Figures released by health charity ASH on the day the ASA’s consultation on the advertising of electronic cigarettes closes reveal that usage of electronic cigarettes among adults in Britain has tripled over the past two years from an estimated 700,000 users in 2012 to 2.1 million in 2014. Nearly two-thirds of users are smokers and one third are ex-smokers, an increase in the proportion of ex-smokers compared to previous years. Once again, current use of electronic cigarettes amongst self-reported non-smokers is negligible (0.1%) and only around 1% of never smokers report ever trying electronic cigarettes.
The YouGov survey, commissioned by ASH, reveals a dramatic rise in the number of current and ex-smokers who have tried electronic cigarettes over the past four years. In 2010, only 8.2 per cent of current or ex-smokers had ever tried electronic cigarettes. By 2014, this figure had risen to 51.7 per cent.
There has been a consistent rise in the number of current smokers who use electronic cigarettes on a regular basis from 2.7 per cent in 2010 to 17.7 per cent in 2014.
Just over a third (35%) of British adults believe that electronic cigarettes are good for public health while around a quarter (22%) disagree.
For the first time, the ASH YouGov survey asked about the type of electronic cigarette commonly used. Over a half of electronic cigarette users started off using rechargeable electronic cigarettes with prefilled cartridges, with only one in four starting by using cigarettes with a tank or reservoir. But amongst current users the balance is more evenly split with 47% most often using rechargeable e-cigarettes with prefilled cartridges and 41% using rechargeable devices with a separate tank. Only 20% started off using disposable electronic cigarettes and only 8% most often use disposable e-cigs currently.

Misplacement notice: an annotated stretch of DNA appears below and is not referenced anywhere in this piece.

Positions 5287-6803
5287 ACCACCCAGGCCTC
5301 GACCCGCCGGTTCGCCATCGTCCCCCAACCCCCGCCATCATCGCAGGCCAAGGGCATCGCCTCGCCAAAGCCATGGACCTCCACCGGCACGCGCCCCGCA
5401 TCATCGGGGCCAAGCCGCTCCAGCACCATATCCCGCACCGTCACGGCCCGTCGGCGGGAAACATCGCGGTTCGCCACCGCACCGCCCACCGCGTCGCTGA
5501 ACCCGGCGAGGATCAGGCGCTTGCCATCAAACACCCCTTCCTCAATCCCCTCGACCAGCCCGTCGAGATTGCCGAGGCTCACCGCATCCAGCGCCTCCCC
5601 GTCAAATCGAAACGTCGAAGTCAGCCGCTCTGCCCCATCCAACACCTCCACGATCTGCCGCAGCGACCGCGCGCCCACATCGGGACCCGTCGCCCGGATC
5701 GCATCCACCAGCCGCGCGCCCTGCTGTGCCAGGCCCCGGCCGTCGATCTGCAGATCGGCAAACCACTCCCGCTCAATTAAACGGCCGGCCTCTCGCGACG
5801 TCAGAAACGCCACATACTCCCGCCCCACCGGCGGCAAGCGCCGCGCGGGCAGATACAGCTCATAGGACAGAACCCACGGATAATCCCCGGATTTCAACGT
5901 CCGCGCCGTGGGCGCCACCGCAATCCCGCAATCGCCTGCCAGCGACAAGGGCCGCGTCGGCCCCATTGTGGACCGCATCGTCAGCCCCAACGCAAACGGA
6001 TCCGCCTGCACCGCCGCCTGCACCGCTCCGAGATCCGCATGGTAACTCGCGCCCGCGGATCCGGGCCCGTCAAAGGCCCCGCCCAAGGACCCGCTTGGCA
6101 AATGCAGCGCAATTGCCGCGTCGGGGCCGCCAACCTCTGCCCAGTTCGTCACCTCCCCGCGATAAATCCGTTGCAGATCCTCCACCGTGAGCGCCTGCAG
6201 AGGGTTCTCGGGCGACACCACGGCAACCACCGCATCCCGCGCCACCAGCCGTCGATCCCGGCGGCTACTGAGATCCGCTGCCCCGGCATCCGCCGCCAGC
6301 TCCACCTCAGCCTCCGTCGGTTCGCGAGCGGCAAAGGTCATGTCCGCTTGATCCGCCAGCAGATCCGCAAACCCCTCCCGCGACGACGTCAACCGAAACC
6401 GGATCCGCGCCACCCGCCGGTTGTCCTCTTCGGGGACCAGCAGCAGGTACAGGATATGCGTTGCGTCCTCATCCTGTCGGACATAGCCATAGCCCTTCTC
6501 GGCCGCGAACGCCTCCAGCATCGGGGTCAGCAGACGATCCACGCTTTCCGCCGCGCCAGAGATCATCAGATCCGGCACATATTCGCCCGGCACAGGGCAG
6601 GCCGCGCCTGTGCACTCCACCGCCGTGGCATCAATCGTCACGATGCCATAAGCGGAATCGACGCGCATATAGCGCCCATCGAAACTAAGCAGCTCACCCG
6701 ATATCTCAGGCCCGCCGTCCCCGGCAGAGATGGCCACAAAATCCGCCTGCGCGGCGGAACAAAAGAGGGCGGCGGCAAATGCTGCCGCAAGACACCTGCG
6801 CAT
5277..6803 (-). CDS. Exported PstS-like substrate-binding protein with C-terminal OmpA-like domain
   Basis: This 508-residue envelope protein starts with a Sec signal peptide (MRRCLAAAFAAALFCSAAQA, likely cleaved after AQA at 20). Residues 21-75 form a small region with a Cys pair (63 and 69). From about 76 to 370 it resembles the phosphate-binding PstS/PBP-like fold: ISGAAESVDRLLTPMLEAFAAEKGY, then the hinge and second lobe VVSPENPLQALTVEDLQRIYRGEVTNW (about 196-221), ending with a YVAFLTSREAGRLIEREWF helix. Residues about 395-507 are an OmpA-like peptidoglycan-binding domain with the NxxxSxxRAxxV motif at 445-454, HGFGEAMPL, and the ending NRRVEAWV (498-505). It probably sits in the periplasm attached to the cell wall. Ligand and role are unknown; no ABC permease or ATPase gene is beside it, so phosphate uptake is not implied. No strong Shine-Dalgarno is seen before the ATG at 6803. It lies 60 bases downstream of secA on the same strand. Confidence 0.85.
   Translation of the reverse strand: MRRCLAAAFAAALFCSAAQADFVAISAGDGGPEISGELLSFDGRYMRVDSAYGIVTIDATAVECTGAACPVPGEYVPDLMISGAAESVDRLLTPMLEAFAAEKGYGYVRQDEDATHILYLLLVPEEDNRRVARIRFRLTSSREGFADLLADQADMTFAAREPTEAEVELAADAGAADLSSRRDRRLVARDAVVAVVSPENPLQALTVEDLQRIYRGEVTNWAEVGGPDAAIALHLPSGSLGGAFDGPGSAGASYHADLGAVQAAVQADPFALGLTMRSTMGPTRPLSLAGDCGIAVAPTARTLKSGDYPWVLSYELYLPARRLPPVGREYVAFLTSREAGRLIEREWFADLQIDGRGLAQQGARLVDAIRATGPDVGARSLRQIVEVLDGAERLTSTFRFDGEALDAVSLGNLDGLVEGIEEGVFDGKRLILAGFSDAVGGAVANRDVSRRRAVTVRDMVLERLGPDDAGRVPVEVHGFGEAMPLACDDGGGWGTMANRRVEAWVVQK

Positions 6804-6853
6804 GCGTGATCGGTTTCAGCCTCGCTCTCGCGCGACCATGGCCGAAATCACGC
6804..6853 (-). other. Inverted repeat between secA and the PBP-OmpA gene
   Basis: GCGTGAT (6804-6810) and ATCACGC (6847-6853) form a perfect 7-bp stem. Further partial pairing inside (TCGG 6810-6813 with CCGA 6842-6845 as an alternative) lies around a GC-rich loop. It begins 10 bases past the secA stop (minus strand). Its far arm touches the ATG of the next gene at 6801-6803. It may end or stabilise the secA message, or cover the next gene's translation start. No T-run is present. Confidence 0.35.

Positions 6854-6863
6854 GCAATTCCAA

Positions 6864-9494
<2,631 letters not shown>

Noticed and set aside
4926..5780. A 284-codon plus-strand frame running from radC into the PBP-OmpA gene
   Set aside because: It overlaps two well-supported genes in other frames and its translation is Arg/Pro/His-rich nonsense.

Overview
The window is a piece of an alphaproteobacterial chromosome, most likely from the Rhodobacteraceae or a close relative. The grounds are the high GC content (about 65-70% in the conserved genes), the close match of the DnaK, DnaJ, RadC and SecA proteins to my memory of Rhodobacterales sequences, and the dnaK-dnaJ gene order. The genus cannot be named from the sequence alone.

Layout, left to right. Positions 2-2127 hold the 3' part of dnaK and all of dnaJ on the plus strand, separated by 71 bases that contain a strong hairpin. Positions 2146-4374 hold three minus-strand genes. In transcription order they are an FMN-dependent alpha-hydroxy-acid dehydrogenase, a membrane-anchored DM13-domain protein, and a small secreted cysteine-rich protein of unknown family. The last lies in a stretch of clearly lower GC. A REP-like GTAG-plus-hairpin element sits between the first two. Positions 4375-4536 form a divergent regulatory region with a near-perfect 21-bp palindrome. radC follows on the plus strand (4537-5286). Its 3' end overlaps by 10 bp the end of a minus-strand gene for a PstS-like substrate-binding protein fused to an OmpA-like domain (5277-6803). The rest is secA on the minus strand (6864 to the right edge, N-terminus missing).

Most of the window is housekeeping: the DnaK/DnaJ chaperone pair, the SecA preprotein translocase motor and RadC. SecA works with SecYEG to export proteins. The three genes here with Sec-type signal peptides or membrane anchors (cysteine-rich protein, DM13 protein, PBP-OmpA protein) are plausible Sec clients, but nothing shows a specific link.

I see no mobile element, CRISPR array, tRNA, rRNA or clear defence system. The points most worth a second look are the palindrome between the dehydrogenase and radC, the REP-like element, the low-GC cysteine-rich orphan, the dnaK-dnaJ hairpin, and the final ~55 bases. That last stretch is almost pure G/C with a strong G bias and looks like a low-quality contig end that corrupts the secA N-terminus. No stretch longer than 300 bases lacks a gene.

There are a variety of reasons given by current and ex-smokers for why they use or have tried electronic cigarettes. Among current users of electronic cigarettes:
• The main reasons given by ex-smokers are “to help me stop smoking entirely” (71%) and “to help me keep off tobacco” (48%).
• The main reason given by current smokers is to “help me reduce the amount of tobacco I smoke, but not stop completely” (48%) followed by “to save money compared with smoking tobacco” (37%); and “to help me stop smoking entirely” (36%).
Deborah Arnott, Chief Executive of health charity ASH said:
“The dramatic rise in use of electronic cigarettes over the past four years suggests that smokers are increasingly turning to these devices to help them cut down or quit smoking. Significantly, usage among non-smokers remains negligible.
While it is important to control the advertising of electronic cigarettes to make sure children and non-smokers are not being targeted, there is no evidence from our research that e-cigarettes are acting as a gateway into smoking.”
A separate ongoing survey – the Smoking Toolkit Study carried out in England – has also found that smokers are increasingly using electronic cigarettes as an aid to quitting, overtaking use of medicinal nicotine products such as patches and gum.  The proportion of smokers who have quit in the last year has increased and smoking rates in England are continuing to fall.
Commenting on the findings, leader of the study, Professor Robert West, said:
“Despite claims that use of electronic cigarettes risks renormalizing smoking, we found no evidence to support this view. On the contrary, electronic cigarettes may be helping to reduce smoking as more people use them as an aid to quitting.”